Collier: Obviously, that is a complicated area in which on the one hand we want to avoid another Rwanda and on the other hand we want to avoid another Iraq. I think that in the end Libya was pretty well judged. If you remember the start of the military intervention was in response to the very public and murderous threat by Gaddafi that the opposition would be killed if it were found. If we did nothing, we would end effectively being complicit in that very public threat to murder the brave people who are trying to force a little change in Libya. What we did was to say we are not sending in any troops. We are just going to neutralize the huge military advantage that Gaddafi’s army and air force had over the rebels by preventing Libya’s air force from operating and trying to neutralize the army’s heavy weaponry. Once that we had done that, all the people within the Libyan army who did not want to fight for Gaddafi were able to defect. The Libyan army was not defeated, it fell apart. I think that is quite a good model. And in fact, the main intervention in Libya was not military at all, it was financial.
The European: You mean the freezing of Gaddafi’s money?
Collier: That’s right. Libya was not the first example of that. The first example was Gbabgo in Côte d’Ivoire. The former president had lost the elections, refused to accept the results and was then ousted. That was very much led by the African Union and the Central Bank of West Africa. All the money was cut off Gbagbo’s government and hence cut off his army. There was no international military intervention but because the money was cut off, his army basically refused to fight for him. He got a much bigger army than this little Force Nouvelle in the north, but the Force Nouvelle easily won because Gbagbo’s army refused to fight. To my mind, the lesson from this is: if you get the financial sanctions right, you don’t need much military opposition in order for the army itself to gradually defect. That is a much more encouraging scenario then the choice of whether to send troops in or not.
The European: In your book “The Bottom Billion” you describe a 40% chance that a post-conflict situation might lead to further conflict within a decade. Speaking of Syria and Libya and the Arab Spring: how do you estimate the chance of the Arab Spring revolutions to establish lasting peace and prosperity?
Collier: This 40% risk of return to civil war is much more pertinent in South Sudan. That is where you might want to really worry. The striking thing of the North African revolutions is that there was actually very little fighting. Tunisia was a peaceful transition; Egypt has been a peaceful transition. I would hardly call Libya a civil war – very rapid implosion of the regime forces, no people rushing to join Gaddafi’s forces. What it has been through is a transition to democracy and we know that those can be very messy. Democracy takes a long time to get established because first of all it is not about elections. It is about institutions and institutions take a long time before they become credible. I expect North Africa will have a long and messy process of trying to build real credible democratic institutions. None of these countries had long periods of civil war, Algeria did but is has not been through the transition. The civil war context is much more relevant for South Sudan; it is more relevant for Iraq which is basically still in conflict and for Afghanistan which obviously never got out of it.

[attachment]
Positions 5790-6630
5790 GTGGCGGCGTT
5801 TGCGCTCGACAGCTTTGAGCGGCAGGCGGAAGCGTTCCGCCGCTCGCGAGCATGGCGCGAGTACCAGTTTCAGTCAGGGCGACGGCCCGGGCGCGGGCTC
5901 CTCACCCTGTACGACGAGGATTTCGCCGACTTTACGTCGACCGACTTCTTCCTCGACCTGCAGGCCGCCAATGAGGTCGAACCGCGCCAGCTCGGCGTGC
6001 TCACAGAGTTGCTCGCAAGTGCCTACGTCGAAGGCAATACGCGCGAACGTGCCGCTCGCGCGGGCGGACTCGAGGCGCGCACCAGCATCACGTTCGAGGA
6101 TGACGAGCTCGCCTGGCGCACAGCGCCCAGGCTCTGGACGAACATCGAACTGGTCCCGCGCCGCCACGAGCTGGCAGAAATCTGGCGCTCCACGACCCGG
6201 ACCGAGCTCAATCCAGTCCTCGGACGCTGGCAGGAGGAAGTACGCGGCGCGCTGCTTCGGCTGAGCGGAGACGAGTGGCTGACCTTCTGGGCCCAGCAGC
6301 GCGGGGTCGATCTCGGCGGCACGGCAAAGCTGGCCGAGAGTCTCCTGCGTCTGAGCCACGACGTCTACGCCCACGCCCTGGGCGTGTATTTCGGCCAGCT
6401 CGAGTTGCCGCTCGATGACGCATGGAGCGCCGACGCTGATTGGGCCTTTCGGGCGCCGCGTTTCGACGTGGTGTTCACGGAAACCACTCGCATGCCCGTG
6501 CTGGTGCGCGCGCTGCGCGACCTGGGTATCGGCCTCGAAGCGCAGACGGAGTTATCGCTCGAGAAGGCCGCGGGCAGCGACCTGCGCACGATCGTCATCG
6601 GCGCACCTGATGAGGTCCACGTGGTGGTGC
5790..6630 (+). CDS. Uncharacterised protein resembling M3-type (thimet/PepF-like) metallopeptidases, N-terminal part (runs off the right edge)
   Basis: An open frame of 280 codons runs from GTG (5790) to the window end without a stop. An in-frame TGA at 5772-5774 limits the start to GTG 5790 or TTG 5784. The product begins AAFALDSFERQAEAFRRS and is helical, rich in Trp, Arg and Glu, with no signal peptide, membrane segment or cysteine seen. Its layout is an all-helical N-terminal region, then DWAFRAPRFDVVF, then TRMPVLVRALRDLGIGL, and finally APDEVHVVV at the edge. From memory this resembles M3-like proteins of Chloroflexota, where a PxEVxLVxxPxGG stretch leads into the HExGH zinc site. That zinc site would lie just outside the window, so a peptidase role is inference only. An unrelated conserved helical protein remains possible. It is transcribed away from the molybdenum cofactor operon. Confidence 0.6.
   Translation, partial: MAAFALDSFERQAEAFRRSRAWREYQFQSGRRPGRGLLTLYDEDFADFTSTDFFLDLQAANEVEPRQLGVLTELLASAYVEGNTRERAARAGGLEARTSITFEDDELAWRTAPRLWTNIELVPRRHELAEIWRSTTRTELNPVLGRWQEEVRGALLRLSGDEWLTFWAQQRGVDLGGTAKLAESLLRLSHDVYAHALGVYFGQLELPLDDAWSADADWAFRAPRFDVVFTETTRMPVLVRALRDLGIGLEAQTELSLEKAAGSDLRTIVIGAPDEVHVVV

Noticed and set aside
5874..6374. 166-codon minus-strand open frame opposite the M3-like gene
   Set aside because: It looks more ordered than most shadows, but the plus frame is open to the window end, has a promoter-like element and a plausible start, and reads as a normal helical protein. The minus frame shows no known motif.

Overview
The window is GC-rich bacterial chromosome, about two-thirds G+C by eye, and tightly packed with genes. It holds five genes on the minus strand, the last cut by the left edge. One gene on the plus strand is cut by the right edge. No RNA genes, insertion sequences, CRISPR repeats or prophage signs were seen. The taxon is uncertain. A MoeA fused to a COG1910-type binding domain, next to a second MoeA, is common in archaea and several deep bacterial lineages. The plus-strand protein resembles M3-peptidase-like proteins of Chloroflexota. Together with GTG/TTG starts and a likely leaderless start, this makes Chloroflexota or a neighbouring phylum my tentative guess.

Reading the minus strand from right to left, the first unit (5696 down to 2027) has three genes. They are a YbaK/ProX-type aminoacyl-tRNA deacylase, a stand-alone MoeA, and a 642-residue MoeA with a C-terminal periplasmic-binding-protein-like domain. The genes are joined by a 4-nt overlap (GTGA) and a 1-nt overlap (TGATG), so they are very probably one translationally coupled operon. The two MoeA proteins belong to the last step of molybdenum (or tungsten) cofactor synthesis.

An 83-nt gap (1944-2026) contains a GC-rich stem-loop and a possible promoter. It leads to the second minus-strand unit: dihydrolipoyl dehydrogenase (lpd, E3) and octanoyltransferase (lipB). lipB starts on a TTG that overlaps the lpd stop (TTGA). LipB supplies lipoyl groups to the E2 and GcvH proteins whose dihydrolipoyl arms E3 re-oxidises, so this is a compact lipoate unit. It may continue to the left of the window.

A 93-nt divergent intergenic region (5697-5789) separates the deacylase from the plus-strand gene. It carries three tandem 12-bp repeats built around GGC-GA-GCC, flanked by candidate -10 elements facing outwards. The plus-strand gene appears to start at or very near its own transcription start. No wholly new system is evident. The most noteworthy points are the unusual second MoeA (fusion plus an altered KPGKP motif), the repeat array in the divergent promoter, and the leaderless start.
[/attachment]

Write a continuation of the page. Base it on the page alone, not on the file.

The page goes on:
The European: How do you build up these institutions?
Collier: I don’t think that there is any fast track way of building credible institutions. People have got to come to believe in these institutions. I think there are three components, all of which have to happen. One is rules, one is institutions to implement the rules and one is a critical mass of people who understand the rules and therefore support them. The rules you can get in through laws. You need laws for independent election commissions; you need laws which give minorities rights. Then you need dedicated institutions, like independent election commissions whose job is precisely defined and well understood. They implement the laws. But then the whole thing fails unless you build a critical mass of citizens who understand why those rules and those institutions matter for democracy. The good news from North Africa is that it is really possible now for ideas to reach a lot of people, a critical mass of people.
The European: What would a critical mass be? That sounds very vague.
Collier: There is a minimum number of people needed to make these institutions function. Now what is that minimum number? It varies according to the power structures in each society. In Egypt the power now seems to be somewhere between the army and the street. All those people who forced the Egyptian revolution in the street, they need to understand what is meant by democracy. And it’s not just getting rid of the army. It is also rights for minorities for example. That seems to be a really important issue in Egypt at the moment where you got the Coptic Christians very much being victimized. And the Islamic parties have to face the issue that the discourse of democracy means rights for Coptic Christians. And that needs to be inserted into the debate but at the moment I am not hearing that.